The family that kicks together

It’s hard to exude that tough tae kwon do attitude when you’re a cute five-year-old boy wearing Power Ranger boots, but somehow Alex Mota pulled it off back in the day.

Andre Mota

It’s hard to exude that tough tae kwon do attitude when you’re a cute five-year-old boy wearing Power Ranger boots, but somehow Alex Mota pulled it off back in the day.

Fourteen years ago, Mota and his mother, Marie, first stepped into Clint Robinson’s tae kwon do training center in Sacramento, Calif., after seeing a billboard advertising one free lesson. Marie, of Japanese descent, sought to have her oldest child take part for three reasons: as a cultural activity, to wear out the active little Power Ranger guy, and she liked the free part, too.

Little did she and husband Armando know at the time that their choice of fitness activity would become something of a family obsession.

First Alex, who is now 19, became so proficient that he started training with adults at age six.

Then along came little brother Andre, now 15, and little sister Michelle, 11 — both so-called “naturals” in the sport that began in Korea as a self-defense regimen and has grown in popularity so much that it is an Olympic sport.

As if to mark that watershed decision 14 years ago, Robinson keeps a framed eight-by-10 photo of Alex displayed behind the counter at his Roseville school, home base for the Motas since 2006.

The Motas — who moved from Sacramento to Rocklin 10 years ago — have proved to be something of a First Family of Tae Kwon Do in the region.

Alex, who now prefers sneakers sans cartoon characters, seemed headed for an Olympic berth last year.

But during trials he suffered a tear to the anterior cruciate ligament in his left knee during a match.

It’s been a long rehabilitation period, but he hopes to return to action in time to qualify for the U.S. nationals in July.

Meanwhile, he’s teaching tae kwon do to kids and watching his siblings make their marks.

Andre, a freshman at Rocklin High School, has gained a spot on the national Junior Olympic team. Michelle, too young for even the Junior Olympics, is nonetheless a three-time national champion in her weight class (under 70 pounds).

Robinson, who oversees the Motas’ training, would like to say he knew immediately that the Mota family would be special.

But . . .

“I’ve got 43 years’ experience and watched a lot of kids grow up, and no instructor can know for sure who’s going to develop the ability,” he says. “But these kids are naturals, and they’ve got the parental support, which is crucial.”

Marie and Armando had no history in martial arts.

Armando was a soccer and baseball player growing up in Venezuela. Now they find themselves travelling to nine states for competitions and spending every July in Colorado for the Junior Olympics.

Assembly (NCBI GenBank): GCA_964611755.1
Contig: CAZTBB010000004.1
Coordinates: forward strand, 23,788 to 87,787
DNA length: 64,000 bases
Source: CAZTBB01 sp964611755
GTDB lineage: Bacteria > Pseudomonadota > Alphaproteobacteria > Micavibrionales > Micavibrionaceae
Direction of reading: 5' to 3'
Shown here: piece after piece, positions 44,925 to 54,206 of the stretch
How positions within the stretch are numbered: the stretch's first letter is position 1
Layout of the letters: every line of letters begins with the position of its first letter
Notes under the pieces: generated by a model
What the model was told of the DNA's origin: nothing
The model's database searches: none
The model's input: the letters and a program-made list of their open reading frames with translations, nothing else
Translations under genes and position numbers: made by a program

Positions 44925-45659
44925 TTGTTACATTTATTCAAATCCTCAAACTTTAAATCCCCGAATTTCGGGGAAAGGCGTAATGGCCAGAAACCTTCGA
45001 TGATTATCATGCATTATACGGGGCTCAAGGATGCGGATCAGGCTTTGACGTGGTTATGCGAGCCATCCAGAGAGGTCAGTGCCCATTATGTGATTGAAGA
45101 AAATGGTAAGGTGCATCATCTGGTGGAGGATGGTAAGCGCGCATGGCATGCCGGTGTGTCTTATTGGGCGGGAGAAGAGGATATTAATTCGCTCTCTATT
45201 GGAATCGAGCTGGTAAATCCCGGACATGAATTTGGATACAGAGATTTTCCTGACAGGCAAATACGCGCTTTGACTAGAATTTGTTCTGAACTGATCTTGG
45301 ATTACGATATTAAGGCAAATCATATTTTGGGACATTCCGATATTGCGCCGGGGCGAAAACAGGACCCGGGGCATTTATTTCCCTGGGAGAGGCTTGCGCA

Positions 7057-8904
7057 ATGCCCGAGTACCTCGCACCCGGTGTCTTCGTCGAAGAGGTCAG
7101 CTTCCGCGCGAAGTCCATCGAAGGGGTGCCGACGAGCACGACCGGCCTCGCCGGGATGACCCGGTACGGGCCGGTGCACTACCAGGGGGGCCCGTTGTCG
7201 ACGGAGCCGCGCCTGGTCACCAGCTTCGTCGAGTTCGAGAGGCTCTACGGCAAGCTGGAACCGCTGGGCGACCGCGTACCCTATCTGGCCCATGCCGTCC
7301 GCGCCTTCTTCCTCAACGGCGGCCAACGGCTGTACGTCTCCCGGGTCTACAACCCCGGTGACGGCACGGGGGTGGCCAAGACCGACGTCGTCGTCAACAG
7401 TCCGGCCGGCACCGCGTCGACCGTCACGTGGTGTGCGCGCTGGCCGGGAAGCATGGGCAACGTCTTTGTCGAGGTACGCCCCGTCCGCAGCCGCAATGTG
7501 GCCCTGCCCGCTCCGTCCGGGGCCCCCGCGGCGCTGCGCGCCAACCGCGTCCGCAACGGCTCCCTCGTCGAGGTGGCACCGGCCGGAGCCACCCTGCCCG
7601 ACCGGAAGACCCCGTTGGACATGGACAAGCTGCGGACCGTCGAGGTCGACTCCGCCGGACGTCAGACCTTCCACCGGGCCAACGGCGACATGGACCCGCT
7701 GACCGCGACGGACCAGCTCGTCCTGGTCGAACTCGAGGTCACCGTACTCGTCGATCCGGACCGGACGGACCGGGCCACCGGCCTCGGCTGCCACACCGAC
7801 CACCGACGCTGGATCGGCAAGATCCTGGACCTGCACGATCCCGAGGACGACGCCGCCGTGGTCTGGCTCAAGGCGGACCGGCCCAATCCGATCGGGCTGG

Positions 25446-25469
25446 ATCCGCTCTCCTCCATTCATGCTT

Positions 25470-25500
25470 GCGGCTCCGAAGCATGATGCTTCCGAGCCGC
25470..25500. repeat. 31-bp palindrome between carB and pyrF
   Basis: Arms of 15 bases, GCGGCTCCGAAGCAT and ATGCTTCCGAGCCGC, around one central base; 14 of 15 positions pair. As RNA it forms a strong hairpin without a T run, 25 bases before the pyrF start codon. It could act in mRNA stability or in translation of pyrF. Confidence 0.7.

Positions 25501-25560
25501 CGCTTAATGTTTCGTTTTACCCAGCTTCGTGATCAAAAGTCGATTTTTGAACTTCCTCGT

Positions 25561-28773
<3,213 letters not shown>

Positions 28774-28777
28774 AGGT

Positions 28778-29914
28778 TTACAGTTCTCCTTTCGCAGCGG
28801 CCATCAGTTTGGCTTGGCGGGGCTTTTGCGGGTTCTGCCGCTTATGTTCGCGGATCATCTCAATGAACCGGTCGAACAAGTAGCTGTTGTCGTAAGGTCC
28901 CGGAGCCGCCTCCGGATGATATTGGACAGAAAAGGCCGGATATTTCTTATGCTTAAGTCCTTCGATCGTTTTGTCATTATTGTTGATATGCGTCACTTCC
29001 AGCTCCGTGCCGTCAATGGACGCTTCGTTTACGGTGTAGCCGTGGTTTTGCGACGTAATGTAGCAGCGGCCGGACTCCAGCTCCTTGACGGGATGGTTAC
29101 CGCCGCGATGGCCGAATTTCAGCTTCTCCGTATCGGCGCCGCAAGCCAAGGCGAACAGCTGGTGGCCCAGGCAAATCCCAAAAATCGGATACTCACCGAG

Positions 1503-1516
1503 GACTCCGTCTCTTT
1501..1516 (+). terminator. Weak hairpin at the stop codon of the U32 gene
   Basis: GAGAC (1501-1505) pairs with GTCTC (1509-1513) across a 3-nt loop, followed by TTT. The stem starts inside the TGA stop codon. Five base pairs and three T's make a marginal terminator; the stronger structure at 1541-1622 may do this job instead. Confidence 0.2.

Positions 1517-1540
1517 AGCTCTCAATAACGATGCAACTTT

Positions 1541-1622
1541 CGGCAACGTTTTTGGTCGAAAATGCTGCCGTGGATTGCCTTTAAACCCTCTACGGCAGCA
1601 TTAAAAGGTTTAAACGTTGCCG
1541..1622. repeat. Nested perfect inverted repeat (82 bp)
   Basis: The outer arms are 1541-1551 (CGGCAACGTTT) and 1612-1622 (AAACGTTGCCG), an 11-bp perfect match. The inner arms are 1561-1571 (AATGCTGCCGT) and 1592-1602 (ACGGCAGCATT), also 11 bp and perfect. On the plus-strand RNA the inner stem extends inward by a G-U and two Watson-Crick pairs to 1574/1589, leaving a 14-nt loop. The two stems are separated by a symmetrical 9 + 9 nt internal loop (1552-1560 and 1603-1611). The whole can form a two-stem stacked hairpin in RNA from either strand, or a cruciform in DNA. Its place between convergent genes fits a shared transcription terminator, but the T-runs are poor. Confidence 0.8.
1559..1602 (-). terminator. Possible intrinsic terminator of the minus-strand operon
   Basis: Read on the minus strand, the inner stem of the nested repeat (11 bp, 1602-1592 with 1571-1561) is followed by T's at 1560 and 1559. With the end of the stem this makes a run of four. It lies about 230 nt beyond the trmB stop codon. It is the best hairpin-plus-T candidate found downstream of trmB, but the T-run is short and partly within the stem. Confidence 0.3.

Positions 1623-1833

“It’s our vacation, even though it’s really not a vacation,” Armando says. “There’s no time for much fun.”

Fun for the Mota kids comes from administering sidekicks and body blows to defeat the competition. Soft-spoken outside the dojang, or training hall, they let their feet do most of the talking.

Alex, a freshman at Sierra College, cannot even remember those Power Ranger days and even has trouble recalling his initial love of the sport.

“I guess I did better than the other kids, and I liked the attention from that,” he says with an embarrassed shrug.

“If you do it so many times, you can’t help but get better at it. That’s how you learn.

“It’s a desire to practice and, of course, parental support.”

Beyond attitude, Andre says the Motas are just blessed with natural talent.

“We’ve always had the co-ordination to do the kicks,” he says. “Being better at something makes you want to do it.”

Which is why Andre followed his older brother into the sport at age four, and Michelle followed Andre when she was the tender age of 3.

“I thought, oh, she’s not going to do it, too,” Marie says, laughing. “Can you do it at three years old?”

Not to worry. Robinson says Michelle, who at four-foot-six and 67 pounds is much smaller than many competitors in her weight class, is feisty.

“I stand by the belief that Michelle’s going to outperform everyone here,” Robinson says.

“She really goes after ‘em. She surprises everyone.”

The differing demeanors of the Mota children are an interesting study in contrasts, Robinson says.

Alex is the emotional one, full of fire. Andre is more calculating in matches, exhibiting patience and then pouncing. And Michelle?

She’s an aggressive spitfire of a competitor who shares a bit of her brothers’ best traits.

“Is focus on winning,” she says bluntly. “That’s my main goal — winning.”

Distributed by Scripps Howard News Service, www.scrippsnews.com

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